Tip 3-Stop Multi-Tasking, Start Batching
Picture your standard morning at the office: you're checking a complicated formula in a spreadsheet. Ring! You turn away from the spreadsheet and take the phone call. When the call is over, you go back to the spreadsheet. Ding! MS Outlook just alerted you to a new email. You toggle over to your email, read it, and dash off a short response. Knock! Your partner ducks in for a quick question. You feel in control. You're multi?tasking, efficiently getting so much work done in so little time.
Tip 2-Put Away the Firefighter's Helmet
Too many attorneys begin the day reading through their email in?box. No doubt, reputations depend on near instantaneous client service. But let's face it, if the only value you're providing for your client is rapid response, you'll eventually be replaced by someone in Mumbai, Shenzhen, or some other time zone who can respond even faster.
Did you know that you could be under?estimating your billable hours by 30%.. 20%.. up to 50%? One hundred attorneys we surveyed in the summer of 2009 estimated they were only capturing and billing for 67% of their legitimate billable time, on average. This means that a firm with $1 million in gross billings could be losing as much as a half of a million dollars a year for work they performed but never billed the client for. The effective use and capture of your time is the single most important factor in making your law office more profitable. By following the tips in this paper, you'll be able to increase your billings significantly, without working one second more.
No matter how many hours you work, it's the ones that are billed to clients that serve as the productivity measure in law firms. In addition to the attendant financial rewards, more billed time generally means better performance for the individual lawyer. The goal, then, is to bill more time. There are three ways to increase the billables attributed to you: (1) improved legal skills, (2) increased leverage of others, and (3) better use and capture of the hours you're working. The first and second come with experience. The third will immediately produce results in hours gained, one 10th at a time.
In today's world of cost savings, you might be asking yourself, should I be spending critical income on training or can we do with out it?
In any company learning and development are key aspects of sustained organizational performance and not just tools for HR. Creating an effective learning strategy is never more crucial than in times of constrained finance, restructuring and redundancies.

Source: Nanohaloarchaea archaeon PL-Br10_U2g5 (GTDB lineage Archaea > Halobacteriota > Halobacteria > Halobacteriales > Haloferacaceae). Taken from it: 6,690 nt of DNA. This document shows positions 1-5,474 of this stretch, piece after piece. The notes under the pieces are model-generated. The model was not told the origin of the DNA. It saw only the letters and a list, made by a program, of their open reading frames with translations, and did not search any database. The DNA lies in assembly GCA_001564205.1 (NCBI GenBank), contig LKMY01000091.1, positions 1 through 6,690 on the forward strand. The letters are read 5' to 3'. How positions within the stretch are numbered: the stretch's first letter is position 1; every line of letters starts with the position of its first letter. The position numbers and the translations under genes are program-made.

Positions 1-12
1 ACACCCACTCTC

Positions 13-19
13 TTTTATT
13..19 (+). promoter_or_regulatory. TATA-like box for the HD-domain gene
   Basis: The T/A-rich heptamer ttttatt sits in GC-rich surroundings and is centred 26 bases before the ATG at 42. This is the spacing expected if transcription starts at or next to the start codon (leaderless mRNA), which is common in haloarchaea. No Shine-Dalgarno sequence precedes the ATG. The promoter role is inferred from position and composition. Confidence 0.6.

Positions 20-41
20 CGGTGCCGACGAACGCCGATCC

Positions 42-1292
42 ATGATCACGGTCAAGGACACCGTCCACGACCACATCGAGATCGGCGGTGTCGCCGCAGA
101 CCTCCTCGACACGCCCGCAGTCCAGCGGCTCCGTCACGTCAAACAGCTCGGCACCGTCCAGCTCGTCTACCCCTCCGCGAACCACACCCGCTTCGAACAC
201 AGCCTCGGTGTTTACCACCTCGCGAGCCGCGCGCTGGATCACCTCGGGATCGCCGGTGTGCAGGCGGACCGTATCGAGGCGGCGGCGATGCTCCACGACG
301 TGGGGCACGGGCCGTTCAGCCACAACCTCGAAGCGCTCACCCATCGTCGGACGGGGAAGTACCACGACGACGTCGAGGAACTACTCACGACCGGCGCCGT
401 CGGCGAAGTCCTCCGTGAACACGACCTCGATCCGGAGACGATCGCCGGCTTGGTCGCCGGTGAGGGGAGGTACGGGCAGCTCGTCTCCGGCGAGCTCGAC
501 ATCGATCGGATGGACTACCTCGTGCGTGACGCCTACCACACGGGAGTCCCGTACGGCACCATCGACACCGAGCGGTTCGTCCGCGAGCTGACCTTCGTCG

"Does the future belong to virtual law firms?" That question was posed by an American Lawyer article earlier this week that focused on Virtual Law Partners, a growing firm nominally based in Silicon Valley but in fact operating, well, wherever its lawyers are. Virtual firms - two others, FSB Legal Counsel and Rimon Law Group, are also cited - consist of partners who operate independently, charging rates well below what they would require were they (still) at large firms and profiting by the huge savings in overhead and other costs.
Marketing your firm online is no longer cutting edge, it's required. People turn to the search engines for answers before the Yellow Pages, television, or radio. Heck, when someone is looking for a bankruptcy lawyer they will often go online before asking even their closest friends.
Some solos, particularly tech-savvy ones, say no, but I'm not so sure. I think those who believe practice management software is a waste of money miss some of the most important reasons for using these programs in your practice. Maybe you think you don't need it, but here are a few things that may be worth considering.
During this economic downturn, here are 10 questions law firm managers should ask IT directors, in order to best exploit existing technology. (Editor: This article is no longer available on the hosted website.)
"For paralegals seeking jobs in today's economy," he said, "it is essential to have a strong and ever expanding network of personal contacts utilizing online social media. Certain "well seasoned" paralegals I've met still exhibit the ostrich "head in the sand" view that social networking is only for a younger generation than their own, and is something that they neither understand nor even want to learn more about.